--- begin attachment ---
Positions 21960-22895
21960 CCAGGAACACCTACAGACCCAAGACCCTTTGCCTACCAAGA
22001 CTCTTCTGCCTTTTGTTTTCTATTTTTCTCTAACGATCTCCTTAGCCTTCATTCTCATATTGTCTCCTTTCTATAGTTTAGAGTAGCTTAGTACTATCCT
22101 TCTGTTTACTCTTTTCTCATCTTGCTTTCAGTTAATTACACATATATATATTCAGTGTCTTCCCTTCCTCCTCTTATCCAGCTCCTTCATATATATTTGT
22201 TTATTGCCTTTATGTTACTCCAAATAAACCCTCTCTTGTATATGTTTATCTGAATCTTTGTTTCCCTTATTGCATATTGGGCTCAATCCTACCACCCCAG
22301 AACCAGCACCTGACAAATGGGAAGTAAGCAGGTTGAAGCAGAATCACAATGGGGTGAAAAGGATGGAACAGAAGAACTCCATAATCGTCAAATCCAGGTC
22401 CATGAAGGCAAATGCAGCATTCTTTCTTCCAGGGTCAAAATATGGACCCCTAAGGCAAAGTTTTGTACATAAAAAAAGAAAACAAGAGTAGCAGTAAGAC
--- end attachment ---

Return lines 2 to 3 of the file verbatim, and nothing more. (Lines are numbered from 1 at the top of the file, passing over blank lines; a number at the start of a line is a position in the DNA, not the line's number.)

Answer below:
21960 CCAGGAACACCTACAGACCCAAGACCCTTTGCCTACCAAGA
22001 CTCTTCTGCCTTTTGTTTTCTATTTTTCTCTAACGATCTCCTTAGCCTTCATTCTCATATTGTCTCCTTTCTATAGTTTAGAGTAGCTTAGTACTATCCT